What Is the Child Citizenship Act?
The Child Citizenship Act was established in 2000 and provides children born outside of the U.S. with citizenship when they meet specific requirements. Known as the CCA and part of the Immigration and Nationality Act, a child that is not naturalized at birth can obtain naturalization automatically if they do so before they are 18 years old.
Reviewing Section 320
Under INA Section 320, any child born outside of the United States, but now residing in the country, can qualify for automatic naturalization.
Qualifications for Section 320
- One of your parents must be a citizen by birth or through naturalization at the time you were born;
- You must be under 18 years;
- You must reside in the United States and be in the physical and legal custody of a parent in the United States.
Receiving Your Certificate of Citizenship
If you qualify for naturalization or citizenship through Section 320, you do not have to apply for a Certificate of Citizenship, but you should. An immigration attorney from Udall Shumway, PLC can help you file N-600, Application for Certificate of Citizenship with the Immigration Services of the Department of Homeland Security.
To receive a Certificate of Citizenship, parents are required to submit their child’s birth certificate, their marriage certificate, and evidence of their citizenship to the USCIS officers.
Understanding the Legal and Physical Custody Requirement
Legal custody, per the USCIS guidelines, is when a parent has the responsibility and authority over the child. If a United States citizen has legal custody of a minor, the biological child or adopted child might qualify under Section 320. Even divorced parents with a custody arrangement might qualify for Section 320.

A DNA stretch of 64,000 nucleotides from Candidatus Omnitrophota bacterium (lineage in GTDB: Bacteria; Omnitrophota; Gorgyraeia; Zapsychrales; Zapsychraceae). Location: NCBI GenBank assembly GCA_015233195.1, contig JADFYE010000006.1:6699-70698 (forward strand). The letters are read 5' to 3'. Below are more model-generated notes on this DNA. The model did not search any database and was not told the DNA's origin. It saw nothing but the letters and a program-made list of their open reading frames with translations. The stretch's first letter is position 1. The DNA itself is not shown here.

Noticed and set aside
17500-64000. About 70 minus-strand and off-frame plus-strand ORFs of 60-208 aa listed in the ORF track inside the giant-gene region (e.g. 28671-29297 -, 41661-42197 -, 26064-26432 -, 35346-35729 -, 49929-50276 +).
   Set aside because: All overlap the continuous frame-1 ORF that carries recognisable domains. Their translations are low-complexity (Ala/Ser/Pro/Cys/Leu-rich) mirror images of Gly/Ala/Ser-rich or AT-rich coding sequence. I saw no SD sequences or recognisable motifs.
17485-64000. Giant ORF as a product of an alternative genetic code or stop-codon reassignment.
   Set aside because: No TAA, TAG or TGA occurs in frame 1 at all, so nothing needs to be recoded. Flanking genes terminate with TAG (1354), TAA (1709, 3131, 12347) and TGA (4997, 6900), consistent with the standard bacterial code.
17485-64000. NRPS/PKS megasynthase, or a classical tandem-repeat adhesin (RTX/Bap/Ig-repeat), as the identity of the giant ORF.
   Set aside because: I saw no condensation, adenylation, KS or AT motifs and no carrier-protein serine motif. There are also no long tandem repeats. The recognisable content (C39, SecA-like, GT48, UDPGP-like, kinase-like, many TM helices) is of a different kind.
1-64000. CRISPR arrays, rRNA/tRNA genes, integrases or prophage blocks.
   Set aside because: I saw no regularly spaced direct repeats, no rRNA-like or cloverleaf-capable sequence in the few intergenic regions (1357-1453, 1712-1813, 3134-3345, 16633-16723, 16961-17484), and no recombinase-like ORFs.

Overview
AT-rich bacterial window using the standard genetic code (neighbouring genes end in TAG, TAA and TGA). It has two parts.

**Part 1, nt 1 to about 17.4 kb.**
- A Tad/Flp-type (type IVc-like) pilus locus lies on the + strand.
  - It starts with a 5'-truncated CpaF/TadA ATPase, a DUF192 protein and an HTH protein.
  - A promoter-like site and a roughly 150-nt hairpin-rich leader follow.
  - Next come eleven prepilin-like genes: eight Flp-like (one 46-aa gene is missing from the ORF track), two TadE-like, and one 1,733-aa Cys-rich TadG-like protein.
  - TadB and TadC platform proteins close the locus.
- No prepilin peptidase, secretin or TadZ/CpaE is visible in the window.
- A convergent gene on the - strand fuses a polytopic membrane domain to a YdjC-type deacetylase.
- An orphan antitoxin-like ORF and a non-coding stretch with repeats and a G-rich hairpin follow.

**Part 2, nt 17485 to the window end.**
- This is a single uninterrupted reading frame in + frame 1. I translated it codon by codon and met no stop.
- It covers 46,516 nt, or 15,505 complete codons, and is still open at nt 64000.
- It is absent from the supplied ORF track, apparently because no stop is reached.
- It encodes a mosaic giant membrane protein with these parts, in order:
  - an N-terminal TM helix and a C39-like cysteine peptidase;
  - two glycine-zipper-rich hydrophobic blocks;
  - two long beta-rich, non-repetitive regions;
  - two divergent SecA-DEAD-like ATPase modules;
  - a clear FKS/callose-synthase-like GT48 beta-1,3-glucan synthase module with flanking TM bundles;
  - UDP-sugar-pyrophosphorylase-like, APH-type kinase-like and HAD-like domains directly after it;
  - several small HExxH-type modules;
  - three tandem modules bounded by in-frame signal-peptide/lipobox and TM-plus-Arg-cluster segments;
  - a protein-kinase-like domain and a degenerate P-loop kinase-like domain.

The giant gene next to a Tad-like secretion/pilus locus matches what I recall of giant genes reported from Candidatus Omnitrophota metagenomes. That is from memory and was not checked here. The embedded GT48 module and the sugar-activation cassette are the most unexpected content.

Requirements of Section 320
One catch to the CCA is that it only applies to children born on or following February 27, 2001, or a child that is 18 years or younger by that date. If a child were 18 years or older as of the deadline, they would not qualify for citizenship under Section 320.
Instead, children that do not meet the date cut-off must follow Section 321, which has more stringent requirements and age cutoffs.
Can an Attorney Help with CCA Naturalization?
Hiring an immigration attorney is best in these types of cases. An attorney can determine which section of the INA applies, and assist with the certification process.
This blog should be used for informational purposes only. It does not create an attorney-client relationship with any reader and should not be construed as legal advice. If you need legal advice regarding Child Citizenship Act, or other Immigration Law matters, please feel free to contact Phil D. Ortega at 480.461.5330, log on to udallshumway.com, or contact an attorney in your area. Udall Shumway PLC is located in Mesa, Arizona and is a full service law firm. We assist Individuals, families, businesses, schools and municipalities in Mesa and the Phoenix/East Valley.